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Archive for Tuesday, August 23, 2005

School tax increase largest in six years

August 23, 2005

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The Lawrence school board on Monday passed the largest tax increase in six years.

"It's going to benefit Lawrence kids," board President Leonard Ortiz said.

The $111.9 million net budget includes a 5.504 mill increase.

That means the owner of a $100,000 home who paid $491 in school taxes now will pay $554.

The additional funds will cover salaries, technology improvements, and other benefits to students, Ortiz said.

And they also help the district keep up with the rising costs of doing business, board member Sue Morgan said. The district is paying for increased costs of fuel, utilities, and insurance.

The tax increase helps pay for the $63 million bond issue passed by voters in April.

The board also opted to increase taxes for the local option budget to the maximum amount.

The Kansas Supreme Court earlier this month gave its OK to a provision in the school finance law to increase the limit on school districts' local option budgets, or LOBs. Under the change, an LOB can now account for 27 percent of a district's general fund, up from 25 percent. The board opted for 27 percent, which will bring in an additional $6.5 million.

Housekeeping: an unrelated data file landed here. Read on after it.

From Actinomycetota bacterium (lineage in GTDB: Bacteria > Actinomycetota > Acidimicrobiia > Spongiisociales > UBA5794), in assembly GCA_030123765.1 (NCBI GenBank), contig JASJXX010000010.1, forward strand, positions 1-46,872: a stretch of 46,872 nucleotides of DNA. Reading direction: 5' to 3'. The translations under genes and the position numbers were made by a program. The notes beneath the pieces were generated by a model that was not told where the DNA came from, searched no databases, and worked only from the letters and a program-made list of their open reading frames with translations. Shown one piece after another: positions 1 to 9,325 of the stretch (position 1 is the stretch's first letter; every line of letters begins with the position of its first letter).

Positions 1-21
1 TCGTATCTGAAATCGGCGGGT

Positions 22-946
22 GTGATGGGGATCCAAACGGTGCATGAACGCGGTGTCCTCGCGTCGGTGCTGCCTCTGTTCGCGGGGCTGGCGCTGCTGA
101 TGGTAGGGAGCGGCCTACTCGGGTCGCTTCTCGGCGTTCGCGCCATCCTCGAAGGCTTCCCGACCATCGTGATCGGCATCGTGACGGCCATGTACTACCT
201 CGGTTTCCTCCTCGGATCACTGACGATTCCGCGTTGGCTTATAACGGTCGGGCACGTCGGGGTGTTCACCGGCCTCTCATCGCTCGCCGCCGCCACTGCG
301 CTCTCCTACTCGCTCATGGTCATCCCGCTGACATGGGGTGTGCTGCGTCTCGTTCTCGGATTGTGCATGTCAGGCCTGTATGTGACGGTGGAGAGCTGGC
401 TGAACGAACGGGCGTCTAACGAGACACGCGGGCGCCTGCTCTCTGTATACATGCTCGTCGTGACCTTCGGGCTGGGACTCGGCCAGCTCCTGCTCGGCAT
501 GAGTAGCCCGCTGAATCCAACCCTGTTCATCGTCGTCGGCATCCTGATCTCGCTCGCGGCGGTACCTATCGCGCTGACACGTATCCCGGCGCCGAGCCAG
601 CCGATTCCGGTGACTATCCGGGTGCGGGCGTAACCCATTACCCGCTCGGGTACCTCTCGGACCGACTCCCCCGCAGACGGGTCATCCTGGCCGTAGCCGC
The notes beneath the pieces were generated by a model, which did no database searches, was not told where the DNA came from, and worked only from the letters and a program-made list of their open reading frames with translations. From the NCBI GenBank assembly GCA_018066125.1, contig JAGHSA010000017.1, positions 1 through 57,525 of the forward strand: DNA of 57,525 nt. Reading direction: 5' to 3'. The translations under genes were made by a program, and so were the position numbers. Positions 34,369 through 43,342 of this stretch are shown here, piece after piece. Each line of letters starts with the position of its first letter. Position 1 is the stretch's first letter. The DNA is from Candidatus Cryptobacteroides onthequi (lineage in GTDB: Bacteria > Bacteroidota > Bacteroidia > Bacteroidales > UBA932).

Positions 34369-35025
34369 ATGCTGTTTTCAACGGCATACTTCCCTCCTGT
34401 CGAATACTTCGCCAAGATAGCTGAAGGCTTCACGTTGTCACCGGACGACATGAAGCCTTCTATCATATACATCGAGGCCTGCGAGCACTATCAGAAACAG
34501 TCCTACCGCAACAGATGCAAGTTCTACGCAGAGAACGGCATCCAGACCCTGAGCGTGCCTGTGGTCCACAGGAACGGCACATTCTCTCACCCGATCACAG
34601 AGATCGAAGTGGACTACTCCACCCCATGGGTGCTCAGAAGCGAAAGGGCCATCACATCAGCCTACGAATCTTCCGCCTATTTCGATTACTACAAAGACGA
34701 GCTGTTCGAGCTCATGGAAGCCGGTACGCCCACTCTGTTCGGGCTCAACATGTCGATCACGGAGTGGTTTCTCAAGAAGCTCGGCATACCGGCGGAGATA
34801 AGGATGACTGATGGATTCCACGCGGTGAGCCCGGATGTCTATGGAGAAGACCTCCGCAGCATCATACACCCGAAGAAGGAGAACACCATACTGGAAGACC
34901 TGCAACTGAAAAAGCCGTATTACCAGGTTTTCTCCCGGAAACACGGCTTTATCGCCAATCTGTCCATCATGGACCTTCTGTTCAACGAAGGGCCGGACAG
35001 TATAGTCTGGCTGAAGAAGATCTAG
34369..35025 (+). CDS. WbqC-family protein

The board also could have raised the taxes from 6 to 8 mills for its capital outlay fund, which is used for facilities and replacing and purchasing equipment. The board voted to keep that levy at 6 mills.

The tax increase follows several years of a declining tax rate. The mill levy decreased for 2002-03, 2003-04, and 2004-05. The last significant mill levy increase was in 1999-00, when taxes increased by 6.079 mills.

The new money will fund such items as new technology specialists to aid with technology upgrades, employee salary increases, and new positions.

"We need it," board member Craig Grant said. "It's going to be well spent."

Comments

Godot 9 years, 4 months ago

I can't believe no one has commented on this yet. All I have to say is, why do we have 13 per cent tax increase in one year, at the same time enrollment is declining?

I know, someone will say that there was an increase; not really, that was due to virtual school students. Well, since the tax increase is to pay for buildings and technology for non-virtual students, I guess they don't count as justification for such an outrageous tax increase. In fact the VS students actually help the budget in that they bring in money that the school doesn't have to spend on them. So there is another windfall.

On top of that, there is the extra $4-plus-million the district got from the Supreme Court.

This is all WAAAAYYYY out of line.

I am regretting the apathy I had toward the school board election. I won't make that mistake again.

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